Levine also commented on China’s role in hardware innovation, noting that it boasts fast-paced manufacturing, along with inexpensive tools and materials.

“I believe China is going to be a huge driving force in the open source hardware landscape. There are many similarities between [the local concept of] Shanzhai and the open source hardware community,” she said.

“Both Shanzhai and open source hardware projects borrow information, tools, source code, CAD files and techniques; both improve upon other’s work to accelerate development. What differentiates Shanzhai from open source hardware projects is that it doesn’t build upon the work of others for increased innovation, but it exactly copies and prices it lower.”

Last, but certainly not least, Levine said Germany, Netherlands and Japan are at the forefront of design and innovation. As such, the trio will play a “big role” in making the open source hardware movement more mainstream.

Interested in reading more? 

The full text of the Open Electronics interview with Gabrielle Levine can be accessed here.

CNBC analyzes open source hardware

Writing for CNBC, Tom DiChristopher confirms that the rapidly evolving open-source hardware (OSHW) movement is currently in the process of migrating from the garage to the marketplace.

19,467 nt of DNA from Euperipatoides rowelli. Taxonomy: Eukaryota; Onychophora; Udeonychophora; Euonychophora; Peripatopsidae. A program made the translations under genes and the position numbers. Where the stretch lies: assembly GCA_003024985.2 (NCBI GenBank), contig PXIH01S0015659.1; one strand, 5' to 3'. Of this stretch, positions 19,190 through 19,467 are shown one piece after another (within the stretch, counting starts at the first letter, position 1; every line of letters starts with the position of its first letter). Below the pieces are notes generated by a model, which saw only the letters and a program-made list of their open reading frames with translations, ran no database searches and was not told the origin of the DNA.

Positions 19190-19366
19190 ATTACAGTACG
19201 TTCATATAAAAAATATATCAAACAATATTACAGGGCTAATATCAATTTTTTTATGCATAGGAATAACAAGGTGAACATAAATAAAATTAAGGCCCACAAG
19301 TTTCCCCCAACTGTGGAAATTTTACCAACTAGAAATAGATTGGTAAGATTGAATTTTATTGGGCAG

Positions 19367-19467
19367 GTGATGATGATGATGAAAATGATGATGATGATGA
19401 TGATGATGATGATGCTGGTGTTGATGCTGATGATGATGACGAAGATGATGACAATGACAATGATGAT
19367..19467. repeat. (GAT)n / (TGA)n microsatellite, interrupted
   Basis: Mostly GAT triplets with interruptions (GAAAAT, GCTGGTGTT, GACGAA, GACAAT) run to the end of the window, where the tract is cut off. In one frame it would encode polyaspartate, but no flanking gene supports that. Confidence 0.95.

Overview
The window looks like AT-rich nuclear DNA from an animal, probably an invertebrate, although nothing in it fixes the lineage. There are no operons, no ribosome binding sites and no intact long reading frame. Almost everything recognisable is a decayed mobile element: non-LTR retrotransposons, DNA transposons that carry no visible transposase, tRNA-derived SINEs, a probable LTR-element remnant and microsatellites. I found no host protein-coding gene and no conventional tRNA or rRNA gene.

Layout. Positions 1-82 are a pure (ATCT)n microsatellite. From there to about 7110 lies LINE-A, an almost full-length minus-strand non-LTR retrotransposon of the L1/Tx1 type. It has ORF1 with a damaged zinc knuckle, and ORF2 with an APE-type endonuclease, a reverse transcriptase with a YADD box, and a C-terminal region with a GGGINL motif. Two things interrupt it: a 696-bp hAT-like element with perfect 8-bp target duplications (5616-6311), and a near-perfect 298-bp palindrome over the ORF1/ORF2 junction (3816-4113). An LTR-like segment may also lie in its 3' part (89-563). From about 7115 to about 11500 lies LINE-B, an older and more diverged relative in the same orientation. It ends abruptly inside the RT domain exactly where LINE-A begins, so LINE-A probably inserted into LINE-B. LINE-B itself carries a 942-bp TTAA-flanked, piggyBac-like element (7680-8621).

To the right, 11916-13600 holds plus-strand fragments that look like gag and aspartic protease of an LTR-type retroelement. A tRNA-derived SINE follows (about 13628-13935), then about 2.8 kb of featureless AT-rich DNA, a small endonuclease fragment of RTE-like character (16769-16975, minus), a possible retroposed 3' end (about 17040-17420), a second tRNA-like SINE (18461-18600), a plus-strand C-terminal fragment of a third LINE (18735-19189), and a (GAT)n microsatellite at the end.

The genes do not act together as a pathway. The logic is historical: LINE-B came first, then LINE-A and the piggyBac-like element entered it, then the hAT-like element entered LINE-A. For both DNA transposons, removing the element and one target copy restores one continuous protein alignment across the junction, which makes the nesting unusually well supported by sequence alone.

As DiChristopher notes, companies that follow an open-source philosophy make their physical designs and software code available to the public. By doing so, they engage a wave of Makers, hobbyists and designers who don’t just want to buy products, but rather, offer a helping hand in developing them.

“Patents still work as an incentive for some people, but for a growing number of companies, sharing is more lucrative and fulfilling,” Alicia Gibb, executive director of the Open Source Hardware Association, told CNBC.

Gibb specifically highlighted Atmel-powered Arduino boards as an example of popular open hardware, pointing out that one of the biggest assets open-source hardware manufacturers have is the communities they’ve built among users who share their values and their roots as Makers.

“[For example], one of the things that the Arduino has that cannot be duplicated no matter how cheap you make it is the community that surrounds it,” said Gibb. “Even if somebody else comes along and tried to sell something cheaper I don’t think it would matter.”